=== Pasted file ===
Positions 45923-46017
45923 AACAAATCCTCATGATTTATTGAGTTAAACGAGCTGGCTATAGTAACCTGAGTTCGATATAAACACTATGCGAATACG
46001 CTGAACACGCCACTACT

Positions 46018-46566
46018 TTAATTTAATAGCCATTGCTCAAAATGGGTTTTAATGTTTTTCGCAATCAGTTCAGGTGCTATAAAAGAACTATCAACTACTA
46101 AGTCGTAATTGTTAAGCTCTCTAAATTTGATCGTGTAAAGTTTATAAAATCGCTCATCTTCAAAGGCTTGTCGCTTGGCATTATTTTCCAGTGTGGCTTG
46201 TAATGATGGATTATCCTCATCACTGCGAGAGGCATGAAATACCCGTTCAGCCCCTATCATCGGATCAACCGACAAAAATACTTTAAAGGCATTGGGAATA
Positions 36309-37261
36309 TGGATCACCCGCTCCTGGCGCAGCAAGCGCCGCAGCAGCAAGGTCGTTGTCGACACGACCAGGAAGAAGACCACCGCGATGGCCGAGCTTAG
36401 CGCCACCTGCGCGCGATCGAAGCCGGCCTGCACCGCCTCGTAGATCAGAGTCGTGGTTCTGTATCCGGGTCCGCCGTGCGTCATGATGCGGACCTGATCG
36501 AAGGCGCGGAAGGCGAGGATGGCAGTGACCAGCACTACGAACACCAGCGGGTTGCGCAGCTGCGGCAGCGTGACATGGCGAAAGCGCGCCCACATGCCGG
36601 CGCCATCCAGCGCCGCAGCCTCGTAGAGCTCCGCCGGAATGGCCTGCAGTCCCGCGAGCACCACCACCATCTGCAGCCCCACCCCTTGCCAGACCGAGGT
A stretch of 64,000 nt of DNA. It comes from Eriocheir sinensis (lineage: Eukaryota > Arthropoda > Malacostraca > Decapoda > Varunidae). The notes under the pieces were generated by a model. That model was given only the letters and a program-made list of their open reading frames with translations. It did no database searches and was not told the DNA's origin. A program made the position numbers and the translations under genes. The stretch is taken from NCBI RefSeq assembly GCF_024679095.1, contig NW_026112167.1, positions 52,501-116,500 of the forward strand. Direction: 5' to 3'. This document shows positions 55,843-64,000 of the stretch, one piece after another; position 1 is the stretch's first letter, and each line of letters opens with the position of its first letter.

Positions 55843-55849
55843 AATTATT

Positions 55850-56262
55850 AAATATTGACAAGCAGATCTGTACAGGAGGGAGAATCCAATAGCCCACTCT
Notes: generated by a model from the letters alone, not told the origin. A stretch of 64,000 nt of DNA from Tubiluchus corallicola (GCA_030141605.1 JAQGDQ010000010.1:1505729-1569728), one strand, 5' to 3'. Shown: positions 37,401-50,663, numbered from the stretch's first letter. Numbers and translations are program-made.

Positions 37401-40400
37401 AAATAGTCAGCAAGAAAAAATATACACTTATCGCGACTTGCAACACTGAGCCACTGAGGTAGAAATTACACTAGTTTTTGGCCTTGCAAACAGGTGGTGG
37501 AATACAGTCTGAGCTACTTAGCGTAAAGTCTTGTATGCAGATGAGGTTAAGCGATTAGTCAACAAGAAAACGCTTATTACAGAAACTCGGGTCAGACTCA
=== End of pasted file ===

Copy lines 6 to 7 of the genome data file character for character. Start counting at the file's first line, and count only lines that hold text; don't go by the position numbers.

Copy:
46101 AGTCGTAATTGTTAAGCTCTCTAAATTTGATCGTGTAAAGTTTATAAAATCGCTCATCTTCAAAGGCTTGTCGCTTGGCATTATTTTCCAGTGTGGCTTG
46201 TAATGATGGATTATCCTCATCACTGCGAGAGGCATGAAATACCCGTTCAGCCCCTATCATCGGATCAACCGACAAAAATACTTTAAAGGCATTGGGAATA